‘Survivor’ auditions draw crowd of hopefuls in Champaign

 

 

By Kate Szyszka

Champaign Surplus, the Army surplus store at 303 S. Neil St., has plenty of equipment, apparel and weapons for surviving in a remote location. On Tuesday, it also showed off the area’s most adventurous individuals, who wanted to prove they had what it takes to be survivors.

To do so, they needed to outwit, outlast and outplay other potential contenders in front of a tribal council of cameramen and CBS executives.

The only thing missing was Jeff Probst.

On Tuesday, auditions for the next season of the CBS show “Survivor” were held at Champaign Surplus from 3-6 p.m. Applicants went through a series of challenges to prove they had the skills, and personality, necessary to be the next Rupert Boneham or Amber Brkich, former Survivor contestants.

Approximately 800 applicants from across the nation will be invited back for a second audition in August. People came from all over the surrounding area to audition for the show and a chance at a million dollars, said Jordan Arseneau, a videographer for the show.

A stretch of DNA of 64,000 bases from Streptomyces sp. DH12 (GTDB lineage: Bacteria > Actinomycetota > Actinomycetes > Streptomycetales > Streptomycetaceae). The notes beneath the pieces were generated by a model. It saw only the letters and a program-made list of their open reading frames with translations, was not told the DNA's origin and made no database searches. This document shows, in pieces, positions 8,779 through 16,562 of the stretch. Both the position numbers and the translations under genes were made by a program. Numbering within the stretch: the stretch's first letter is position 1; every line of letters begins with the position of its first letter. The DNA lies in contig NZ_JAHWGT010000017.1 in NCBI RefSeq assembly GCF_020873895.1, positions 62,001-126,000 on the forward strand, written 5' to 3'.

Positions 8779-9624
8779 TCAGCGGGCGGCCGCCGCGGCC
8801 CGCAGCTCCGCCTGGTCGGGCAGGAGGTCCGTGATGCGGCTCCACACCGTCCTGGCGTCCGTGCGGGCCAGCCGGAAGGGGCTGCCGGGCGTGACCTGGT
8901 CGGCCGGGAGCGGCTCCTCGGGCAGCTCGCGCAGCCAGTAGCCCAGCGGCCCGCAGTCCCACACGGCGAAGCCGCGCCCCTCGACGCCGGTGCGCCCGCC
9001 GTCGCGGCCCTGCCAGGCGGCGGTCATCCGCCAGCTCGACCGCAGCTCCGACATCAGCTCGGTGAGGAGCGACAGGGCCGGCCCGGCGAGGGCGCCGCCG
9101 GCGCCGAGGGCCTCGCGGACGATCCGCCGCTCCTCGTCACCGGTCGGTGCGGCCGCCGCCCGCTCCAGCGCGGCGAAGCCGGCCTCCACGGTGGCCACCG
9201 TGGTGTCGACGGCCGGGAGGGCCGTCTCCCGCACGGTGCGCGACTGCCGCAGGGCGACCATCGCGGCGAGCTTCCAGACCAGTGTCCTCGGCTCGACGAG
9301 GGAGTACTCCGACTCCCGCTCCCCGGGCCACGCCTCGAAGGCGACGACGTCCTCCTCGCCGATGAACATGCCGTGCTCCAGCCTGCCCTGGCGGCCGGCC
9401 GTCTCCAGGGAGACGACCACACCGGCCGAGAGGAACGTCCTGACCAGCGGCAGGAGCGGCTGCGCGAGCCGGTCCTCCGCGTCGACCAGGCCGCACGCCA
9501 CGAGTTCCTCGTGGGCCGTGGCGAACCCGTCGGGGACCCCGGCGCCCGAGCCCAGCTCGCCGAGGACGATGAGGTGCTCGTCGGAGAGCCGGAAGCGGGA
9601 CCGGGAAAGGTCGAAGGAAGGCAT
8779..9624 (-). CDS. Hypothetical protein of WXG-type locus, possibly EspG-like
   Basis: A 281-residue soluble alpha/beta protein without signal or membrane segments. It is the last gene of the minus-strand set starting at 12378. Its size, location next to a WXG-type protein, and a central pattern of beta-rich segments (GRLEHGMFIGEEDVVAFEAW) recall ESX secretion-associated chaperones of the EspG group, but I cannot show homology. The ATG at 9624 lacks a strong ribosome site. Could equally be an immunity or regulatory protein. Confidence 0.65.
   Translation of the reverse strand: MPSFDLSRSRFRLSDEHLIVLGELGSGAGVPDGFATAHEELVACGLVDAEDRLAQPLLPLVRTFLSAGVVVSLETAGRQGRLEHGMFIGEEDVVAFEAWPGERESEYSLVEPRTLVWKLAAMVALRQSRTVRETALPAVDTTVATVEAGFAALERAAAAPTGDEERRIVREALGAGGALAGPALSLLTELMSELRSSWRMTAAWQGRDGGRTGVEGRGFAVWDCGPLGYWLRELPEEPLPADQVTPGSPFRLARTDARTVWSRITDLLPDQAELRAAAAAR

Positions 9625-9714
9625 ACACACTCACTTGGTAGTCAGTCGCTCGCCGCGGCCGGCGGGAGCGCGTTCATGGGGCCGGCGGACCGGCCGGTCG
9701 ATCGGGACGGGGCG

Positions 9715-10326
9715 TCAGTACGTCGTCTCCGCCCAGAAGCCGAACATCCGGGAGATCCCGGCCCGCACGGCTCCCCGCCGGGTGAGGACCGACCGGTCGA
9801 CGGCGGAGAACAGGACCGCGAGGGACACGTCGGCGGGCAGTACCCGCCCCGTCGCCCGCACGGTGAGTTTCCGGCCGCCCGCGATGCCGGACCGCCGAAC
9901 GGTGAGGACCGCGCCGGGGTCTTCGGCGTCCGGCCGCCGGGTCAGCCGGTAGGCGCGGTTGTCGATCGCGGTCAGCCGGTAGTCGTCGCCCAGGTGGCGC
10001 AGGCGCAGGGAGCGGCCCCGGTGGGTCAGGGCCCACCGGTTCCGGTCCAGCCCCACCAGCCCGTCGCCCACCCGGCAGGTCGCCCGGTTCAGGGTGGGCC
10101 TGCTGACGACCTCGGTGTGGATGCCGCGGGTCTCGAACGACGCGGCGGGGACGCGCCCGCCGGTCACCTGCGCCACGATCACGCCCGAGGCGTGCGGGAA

“I drove all the way from Effingham after work,” said potential contestant Jason Short.

There were a variety of colorful candidates, said Arseneau, including a pre-operation transsexual and a man who sang the Destiny’s Child song “Survivor.”

“There have definitely been some interesting people here,” Arseneau said. “One woman wore a bikini made out of candy necklaces.”

Applicants first filled out an audition form and then went through a series of interviews. After the interviews the applicants were given three minutes on camera to describe why they would be a good candidate for the television show. Some were more memorable than others.

“Contestants are asked to convey their personality, what makes them stand out, why they could win,” said Peter Carlson, promotion manager for WCIA.

Though the show has remained popular since its inception in 2000, some of the potential contestants hadn’t watched any episodes. But that didn’t stop them from trying out.

“I’ve never even seen the show,” said Andrew Bowersox of Champaign. “I just tried to dazzle them with my personality in the first 30 seconds.”

Though the money was motivation, some potential contestants tried out because they are fans of the television show and wanted to be a part of its lore.

“I’ve been a fan of it ever since it premiered, I have all the seasons on DVD and all the books,” said Short. “If I could at least make it and win some money that would be great. Unlike Richard Hatch, I’d actually pay my taxes.”